KAMPALA, UGANDA – Image sells, even in Africa. And so Nokia’s annual Face of Africa contest, a shameless commercial venture now in full swing, will again make some young African woman very wealthy, at least by her parched continent’s standards.
Having names such as Keamogetse, Vanetia, Doris — and now Munirah, a statuesque, six-foot, 21-year-old Ugandan — a handful of contestants are already picked as semifinalists from thousands of hopefuls across sub-Saharan Africa.
Judges are still crisscrossing the region, looking for pretty faces before this summer’s final hype and judging in Sun City, South Africa. The winner will catwalk to a three-year, $150,000 modelling deal, a decent purse by African standards.
But the real face of Africa is not so soft and sexy. It’s more like that of the unsightly, chicken-chested man in Congo who, in one of my first trips to this corner of the world, looked humorously into my camera, curious, if not dumbfounded by the technology.
Africa’s is the worn face of disease, the weary face of civil war, the cold face of poverty.
Or it’s somewhere between these pictures of beauty and despair. Which is interesting, because despite their daily challenges, folks here really do enjoy presenting a good image.
Ugandan women will easily spend a week’s salary on their hair. And here in the capital region, where power is out up to 12 hours every other day, you might imagine there are more important things to think about than ironing your pants.
But those trousers had better look “smart,” certainly on the university campus where I’ve worked and lived the past six months. Or you’ll get a “Mr. Thom, you can’t go out like that!” from your house-help.
Image. It’s why Uganda recently spent $4 million for CNN ads and other promotions abroad, only to throw out Economist writer Blake Lambert, a Canadian, for his critical reporting. Readers, after all, are from donor countries that provide Uganda with almost half its revenue.
Image is why Uganda’s government is spending more than $35 million, and the private sector much more, preparing for a 2007 visit from Queen Elizabeth and heads of 54 Commonwealth nations.
Meanwhile, 1.6 million northern Ugandans live in squalid, displaced person camps, due to sluggishness, including from outside help, in handling a guerrilla conflict that began two decades ago.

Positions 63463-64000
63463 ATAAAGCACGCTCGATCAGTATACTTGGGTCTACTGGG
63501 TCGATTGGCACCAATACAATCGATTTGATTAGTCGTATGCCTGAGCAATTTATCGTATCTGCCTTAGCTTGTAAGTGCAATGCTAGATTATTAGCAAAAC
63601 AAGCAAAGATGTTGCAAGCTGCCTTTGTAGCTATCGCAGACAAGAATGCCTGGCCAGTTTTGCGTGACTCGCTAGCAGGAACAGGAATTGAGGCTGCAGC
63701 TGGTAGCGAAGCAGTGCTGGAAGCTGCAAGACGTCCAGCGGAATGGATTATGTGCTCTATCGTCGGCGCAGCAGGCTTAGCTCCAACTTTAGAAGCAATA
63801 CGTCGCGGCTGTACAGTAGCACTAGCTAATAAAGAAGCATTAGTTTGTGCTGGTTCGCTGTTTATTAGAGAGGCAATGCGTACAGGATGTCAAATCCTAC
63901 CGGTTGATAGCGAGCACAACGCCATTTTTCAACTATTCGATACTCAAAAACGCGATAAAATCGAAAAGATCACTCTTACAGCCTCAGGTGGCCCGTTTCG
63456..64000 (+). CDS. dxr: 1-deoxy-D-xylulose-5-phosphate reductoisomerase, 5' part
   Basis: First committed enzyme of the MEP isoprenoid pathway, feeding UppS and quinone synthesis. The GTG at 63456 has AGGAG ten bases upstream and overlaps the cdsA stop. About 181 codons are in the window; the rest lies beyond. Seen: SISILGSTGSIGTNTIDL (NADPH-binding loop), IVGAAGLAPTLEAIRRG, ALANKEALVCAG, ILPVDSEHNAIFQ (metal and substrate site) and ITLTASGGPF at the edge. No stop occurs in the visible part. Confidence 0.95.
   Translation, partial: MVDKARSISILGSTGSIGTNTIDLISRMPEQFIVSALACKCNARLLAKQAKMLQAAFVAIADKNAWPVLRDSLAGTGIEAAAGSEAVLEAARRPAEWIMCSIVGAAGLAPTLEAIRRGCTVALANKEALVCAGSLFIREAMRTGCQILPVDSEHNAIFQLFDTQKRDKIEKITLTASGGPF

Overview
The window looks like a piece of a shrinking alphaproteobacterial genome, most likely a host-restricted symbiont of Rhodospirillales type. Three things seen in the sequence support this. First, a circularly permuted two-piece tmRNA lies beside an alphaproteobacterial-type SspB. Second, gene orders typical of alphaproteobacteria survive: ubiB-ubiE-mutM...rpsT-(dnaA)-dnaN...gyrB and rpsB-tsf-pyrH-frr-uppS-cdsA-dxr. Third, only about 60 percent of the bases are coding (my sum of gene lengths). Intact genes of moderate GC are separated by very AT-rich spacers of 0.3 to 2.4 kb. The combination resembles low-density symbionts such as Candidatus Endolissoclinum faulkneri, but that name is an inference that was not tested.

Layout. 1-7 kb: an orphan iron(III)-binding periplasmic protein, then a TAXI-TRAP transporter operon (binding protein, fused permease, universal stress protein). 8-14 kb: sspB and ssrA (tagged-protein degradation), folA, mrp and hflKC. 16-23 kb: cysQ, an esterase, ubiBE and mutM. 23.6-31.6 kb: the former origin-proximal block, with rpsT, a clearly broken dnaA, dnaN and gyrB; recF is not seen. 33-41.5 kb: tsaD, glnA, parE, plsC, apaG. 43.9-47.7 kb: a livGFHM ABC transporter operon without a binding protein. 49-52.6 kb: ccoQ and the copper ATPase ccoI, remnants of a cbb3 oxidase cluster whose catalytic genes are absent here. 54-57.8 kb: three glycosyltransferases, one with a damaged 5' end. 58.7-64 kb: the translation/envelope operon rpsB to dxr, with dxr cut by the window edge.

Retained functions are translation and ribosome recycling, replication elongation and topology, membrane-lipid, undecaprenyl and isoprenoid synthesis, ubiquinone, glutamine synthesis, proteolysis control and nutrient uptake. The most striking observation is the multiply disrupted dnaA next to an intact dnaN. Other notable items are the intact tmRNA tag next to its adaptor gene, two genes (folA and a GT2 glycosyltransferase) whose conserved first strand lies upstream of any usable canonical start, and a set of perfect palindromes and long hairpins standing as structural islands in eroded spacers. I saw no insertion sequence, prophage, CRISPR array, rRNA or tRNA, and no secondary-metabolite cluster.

There’s a criticism that the West has not only historically robbed Africa, but is still defining its identity. That’s debatable. What is a certainty is that in the 50 years since colonialists left African states independent, this continent has had 26 major wars, and gone from an enormous food exporter to one that can’t even feed itself.
Twenty-two sub-Saharan countries, the same ones those Nokia judges are touring, are now suffering from severe food shortages. According to the UN Food and Agricultural Organization, in the case of 15 of those countries, it’s not mainly due to a regional drought, but because of the political turmoil that destroys all kinds of infrastructure.
The average person is left with few options to improve their lot. Many will chase, even idolize, education, especially for their children. If nothing else, they’ll strive to keep appearances with an everyday spirit of gentleness, courage and community that would put most westerners to shame.
In many ways, Africans have freedom to create their own reality and present it to others in ways of their choosing. Still, as a global community, we all define and hold mirrors up to each other in some fashion.
And now it’s so painfully clear that, alone, Africa can find neither sustained development nor the deeper healing it so desperately needs. The question is, does the outside world care enough to risk and commit and partner in new ways that move beyond keeping its own appearances?